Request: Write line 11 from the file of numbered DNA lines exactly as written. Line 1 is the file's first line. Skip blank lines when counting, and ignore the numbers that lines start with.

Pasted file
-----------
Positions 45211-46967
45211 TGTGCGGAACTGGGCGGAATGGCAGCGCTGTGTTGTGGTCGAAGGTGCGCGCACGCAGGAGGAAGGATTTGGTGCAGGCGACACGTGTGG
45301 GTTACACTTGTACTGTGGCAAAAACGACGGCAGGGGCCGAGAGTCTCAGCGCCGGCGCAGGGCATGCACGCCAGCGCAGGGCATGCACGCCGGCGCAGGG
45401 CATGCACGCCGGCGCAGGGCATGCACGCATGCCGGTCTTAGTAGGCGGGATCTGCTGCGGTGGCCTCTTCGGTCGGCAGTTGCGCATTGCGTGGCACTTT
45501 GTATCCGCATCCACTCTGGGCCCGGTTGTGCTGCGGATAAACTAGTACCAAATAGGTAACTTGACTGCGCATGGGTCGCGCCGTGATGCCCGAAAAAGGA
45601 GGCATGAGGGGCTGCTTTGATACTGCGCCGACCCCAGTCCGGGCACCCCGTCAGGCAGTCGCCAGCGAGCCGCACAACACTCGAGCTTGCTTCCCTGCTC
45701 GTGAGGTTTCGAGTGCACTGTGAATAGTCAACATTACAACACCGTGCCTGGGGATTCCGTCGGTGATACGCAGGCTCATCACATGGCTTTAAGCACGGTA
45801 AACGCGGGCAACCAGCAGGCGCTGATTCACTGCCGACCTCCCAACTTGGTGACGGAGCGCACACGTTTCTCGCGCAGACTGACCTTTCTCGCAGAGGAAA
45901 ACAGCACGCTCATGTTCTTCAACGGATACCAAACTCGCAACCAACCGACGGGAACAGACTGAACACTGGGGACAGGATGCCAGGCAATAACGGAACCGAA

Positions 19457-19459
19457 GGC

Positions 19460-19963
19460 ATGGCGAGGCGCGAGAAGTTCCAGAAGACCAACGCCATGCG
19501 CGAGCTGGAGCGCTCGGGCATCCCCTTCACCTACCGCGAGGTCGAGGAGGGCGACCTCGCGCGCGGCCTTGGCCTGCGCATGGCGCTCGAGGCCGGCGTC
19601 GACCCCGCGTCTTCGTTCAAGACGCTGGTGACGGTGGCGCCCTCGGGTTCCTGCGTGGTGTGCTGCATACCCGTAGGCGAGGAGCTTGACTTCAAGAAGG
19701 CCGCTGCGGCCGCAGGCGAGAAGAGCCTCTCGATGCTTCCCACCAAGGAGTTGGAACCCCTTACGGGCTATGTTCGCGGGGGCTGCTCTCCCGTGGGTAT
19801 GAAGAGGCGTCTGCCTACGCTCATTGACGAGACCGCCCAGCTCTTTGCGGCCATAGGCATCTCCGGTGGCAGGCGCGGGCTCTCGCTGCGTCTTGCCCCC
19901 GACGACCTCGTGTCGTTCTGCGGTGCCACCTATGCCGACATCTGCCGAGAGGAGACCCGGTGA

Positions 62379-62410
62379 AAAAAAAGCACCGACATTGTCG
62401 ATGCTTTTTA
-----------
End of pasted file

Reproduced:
19457 GGC